By Kathryn Watson | Watchdog.org Virginia Bureau
ALEXANDRIA — Northern Virginia Community College — the largest of the state’s 23 community colleges — needs to fix certain purchasing practices.
The college was marked as a repeat offender for “inadequate control” over its credit card purchasing program, says an annual state audit of the Virginia Community College System, released this week.
In many cases, cardholding employees failed to produce purchase logs or supporting receipts. The audit urged NVCC, with more than 50,000 students across six campuses, to follow written policies.
“When management identifies cardholders who are not following the college’s policies and procedures, they should take appropriate action in order to mitigate the risk of fraud, waste and abuse by cardholders,” the report noted.
Some 287,000 students across 40 campuses attend the state’s community colleges, overseen by the Richmond-based Virginia Community College System office. The colleges were given roughly $1.5 billion in state money this fiscal year.
NVCC is still picking up the pieces from an internal control collapse three years ago, Walter Kucharski, state auditor of public accounts, told Watchdog.org Virginia Bureau. Then, turnover in key fiscal positions at every NVCC campus, coupled with a lack of written policies, led to a bookkeeping mess.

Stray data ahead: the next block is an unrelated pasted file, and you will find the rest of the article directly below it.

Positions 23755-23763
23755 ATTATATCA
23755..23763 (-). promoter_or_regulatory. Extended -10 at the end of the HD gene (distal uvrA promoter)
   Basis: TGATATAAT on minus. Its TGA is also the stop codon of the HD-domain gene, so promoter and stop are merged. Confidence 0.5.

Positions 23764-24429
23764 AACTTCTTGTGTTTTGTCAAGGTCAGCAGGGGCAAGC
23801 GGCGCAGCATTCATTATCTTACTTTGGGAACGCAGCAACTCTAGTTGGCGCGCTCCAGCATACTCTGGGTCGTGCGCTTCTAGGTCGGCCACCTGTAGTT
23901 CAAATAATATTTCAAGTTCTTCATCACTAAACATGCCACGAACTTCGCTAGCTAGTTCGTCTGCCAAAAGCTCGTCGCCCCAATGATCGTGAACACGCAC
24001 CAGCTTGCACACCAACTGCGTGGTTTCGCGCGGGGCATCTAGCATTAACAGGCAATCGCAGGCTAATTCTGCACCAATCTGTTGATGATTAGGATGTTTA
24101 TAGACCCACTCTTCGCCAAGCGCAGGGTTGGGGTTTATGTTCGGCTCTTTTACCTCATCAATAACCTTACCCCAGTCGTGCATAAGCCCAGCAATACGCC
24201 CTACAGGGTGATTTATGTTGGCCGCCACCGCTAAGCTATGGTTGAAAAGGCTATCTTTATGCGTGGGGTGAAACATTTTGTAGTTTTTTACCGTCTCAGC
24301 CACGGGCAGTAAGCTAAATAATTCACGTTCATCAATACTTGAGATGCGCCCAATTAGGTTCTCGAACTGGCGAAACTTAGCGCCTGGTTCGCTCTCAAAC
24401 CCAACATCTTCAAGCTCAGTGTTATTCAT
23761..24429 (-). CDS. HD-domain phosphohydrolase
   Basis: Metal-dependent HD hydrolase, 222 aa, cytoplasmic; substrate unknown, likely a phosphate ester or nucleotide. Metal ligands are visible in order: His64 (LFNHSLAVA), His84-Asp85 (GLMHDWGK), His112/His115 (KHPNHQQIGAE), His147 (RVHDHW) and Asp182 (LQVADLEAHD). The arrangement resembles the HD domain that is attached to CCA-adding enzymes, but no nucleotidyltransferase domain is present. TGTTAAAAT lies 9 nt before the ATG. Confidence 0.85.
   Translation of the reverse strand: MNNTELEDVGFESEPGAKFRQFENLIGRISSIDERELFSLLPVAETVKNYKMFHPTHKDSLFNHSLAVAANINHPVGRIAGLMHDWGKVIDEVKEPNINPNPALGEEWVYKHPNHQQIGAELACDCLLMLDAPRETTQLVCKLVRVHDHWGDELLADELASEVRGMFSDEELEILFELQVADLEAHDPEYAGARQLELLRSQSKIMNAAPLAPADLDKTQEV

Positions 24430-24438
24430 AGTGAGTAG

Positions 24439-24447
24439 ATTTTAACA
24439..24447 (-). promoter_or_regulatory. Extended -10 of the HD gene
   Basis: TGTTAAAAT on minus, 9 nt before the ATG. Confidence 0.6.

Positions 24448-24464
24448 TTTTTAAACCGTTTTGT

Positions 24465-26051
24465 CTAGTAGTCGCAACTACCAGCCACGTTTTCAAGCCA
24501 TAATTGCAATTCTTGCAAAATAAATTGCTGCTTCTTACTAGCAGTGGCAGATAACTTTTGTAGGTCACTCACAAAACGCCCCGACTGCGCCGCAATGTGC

“Needless to say, they have placed a tremendous amount of pressure on Northern Virginia to hire people and to have documents,” Kucharski said. ” … They’ve made a lot of progress on fixing the problems they have.”
NVCC said it would work to ensure all six NVCC branches have a “campus procurement buyer” who reviews purchases, and will cut back on the number of credit cards issued, among other changes.
“We’re not taking it lightly,” said Guy Meruvia, compliance and risk management director for NVCC whose position was added as a result of the audit.
NVCC and other colleges had oversight issues, but Kucharski saw no signs of abuse.
“I think our biggest concern right now is that they need to do a better job of monitoring what I would call high-risk transactions,” Kucharski said.
Flimsy internal accounting controls could, for example, allow staff members to pay fictitious vendors.
“If I can set myself as a vendor, I can then authorize me to get a check,” Kucharski said.